Crimean Tatar Resource Center

CTRC experts spoke about the mechanisms for protecting the rights of the child in Crimea

19 November 2021

On Friday, November 19, the Crimean Tatar Resource Center held an online conference dedicated to the anniversary of the signing of the UN Convention on the Rights of the Child. The organization's experts discussed the current situation with the violation of children's rights in the occupied Crimea, and also proposed mechanisms to counter such illegal actions of the Russian Federation.

The speakers were:

Eskender Bariiev - Head of the Board of the Crimean Tatar Resource Center, head of the Department for Legal Affairs and Foreign Affairs of the Mejlis of the Crimean Tatar People;

Zarema Bariieva - Manager of the Crimean Tatar Resource Center;

Liudmyla Korotkykh - Manager of the Crimean Tatar Resource Center;

Borys Babin - expert of the Crimean Tatar Resource Center, Doctor of Law;

Leviza Dzhelyalova - wife of a political prisoner, First Deputy Chairman of the Mejlis of the Crimean Tatar people Nariman Dzhelyalov.

At the beginning of the event, the Crimean Tatar Resource Center presented a trailer for the exclusive documentary Bring Me Back My Dad! The film raises one of the most pressing and painful topics of our time: childhood without a father. The film contains stories of children whose dads were imprisoned or forcibly kidnapped after the occupation of Crimea.

Head of the Board of the Crimean Tatar Resource Center Eskender Bariiev spoke about the importance of such a document as the UN Convention on the Rights of Children.

“On the peninsula, 197 children are forced to grow up without parents. In addition, the rights of thousands of children who become victims of militarization are being violated in Crimea, tens of thousands of children are deprived of the right to receive education in their native language. The articles of the Convention on the Rights of the Child provide for these rights”,- he said.

Leviza Dzhelyalova shared the hardships she and other women of political prisoners face. She talked about the difficult situations that children face without their dads. The woman thanked all those who were not indifferent for their help and support.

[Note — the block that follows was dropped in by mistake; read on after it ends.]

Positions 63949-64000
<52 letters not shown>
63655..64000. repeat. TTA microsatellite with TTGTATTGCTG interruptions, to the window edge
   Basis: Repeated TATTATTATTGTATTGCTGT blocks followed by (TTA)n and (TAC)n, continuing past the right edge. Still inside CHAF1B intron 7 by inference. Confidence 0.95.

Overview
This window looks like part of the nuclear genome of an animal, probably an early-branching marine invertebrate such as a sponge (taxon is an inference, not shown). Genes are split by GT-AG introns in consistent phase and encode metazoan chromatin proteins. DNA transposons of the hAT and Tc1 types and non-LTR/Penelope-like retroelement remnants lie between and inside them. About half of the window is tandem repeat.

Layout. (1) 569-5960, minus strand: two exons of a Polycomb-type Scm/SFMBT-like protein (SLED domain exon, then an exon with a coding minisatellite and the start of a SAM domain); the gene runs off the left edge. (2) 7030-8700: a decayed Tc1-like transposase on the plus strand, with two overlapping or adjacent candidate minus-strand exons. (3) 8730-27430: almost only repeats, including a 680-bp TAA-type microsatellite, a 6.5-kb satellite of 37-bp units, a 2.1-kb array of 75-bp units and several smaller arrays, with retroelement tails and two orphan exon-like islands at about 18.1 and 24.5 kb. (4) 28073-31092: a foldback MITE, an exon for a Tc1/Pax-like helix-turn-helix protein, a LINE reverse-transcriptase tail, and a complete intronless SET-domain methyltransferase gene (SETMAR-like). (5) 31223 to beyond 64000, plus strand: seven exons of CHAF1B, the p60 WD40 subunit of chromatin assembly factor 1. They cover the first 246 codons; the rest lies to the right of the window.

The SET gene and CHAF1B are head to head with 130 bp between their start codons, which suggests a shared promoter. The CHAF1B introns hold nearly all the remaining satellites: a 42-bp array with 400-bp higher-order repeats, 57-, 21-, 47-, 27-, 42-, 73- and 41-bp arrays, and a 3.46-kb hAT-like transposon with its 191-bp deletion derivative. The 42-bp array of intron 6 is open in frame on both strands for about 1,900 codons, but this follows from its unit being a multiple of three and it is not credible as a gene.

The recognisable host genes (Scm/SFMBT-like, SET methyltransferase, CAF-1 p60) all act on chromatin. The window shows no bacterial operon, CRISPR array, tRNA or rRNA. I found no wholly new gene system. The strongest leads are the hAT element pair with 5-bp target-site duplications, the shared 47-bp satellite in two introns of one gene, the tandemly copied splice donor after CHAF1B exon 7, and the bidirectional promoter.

Zarema Bariieva spoke about the current situation with the violation of children's rights in the occupied Crimea and how many children are forced to grow up without parental love and care because of the illegal actions of the Russian Federation.

“Until 2014, Crimea was a wonderful place for many people of different ethnicities and religions, but after the Russian occupation of the peninsula in 2014, everything changed. Repressions, persecutions, arrests are the current realities, from which not only adults but also children suffer”,- she stressed.

According to Bariieva, the children of the dead and missing, as well as the children of political prisoners suffered the most. All these children are denied the right to adequate parental care. In addition, the manager of the CTRC gave examples of the militarization of the educational process, incitement of interethnic hatred, as well as the case of the death of a child of a Kremlin prisoner.

The manager of the CTRC Liudmyla Korotkykh noted that the convention provides for mechanisms to protect the rights of the child. First of all, we are talking about the regular reports of the participating countries considered and evaluated by the Committee.

“Ukraine is trying to use this tool to protect children in the occupied territories, but we need to more actively use the opportunities presented by the Convention. Since much attention in the UN system is paid to the situation of children in armed conflicts, which, unfortunately, also takes place in Crimea”,- she explained.

Lawyer Borys Babin stressed that systemic and massive violations of children's rights in Crimea should be the subject of increased attention of international organizations and courts. The total oppression of the interests of children on the peninsula threatens a whole generation of the region's inhabitants and makes it impossible for its sustainable development until the time of de-occupation.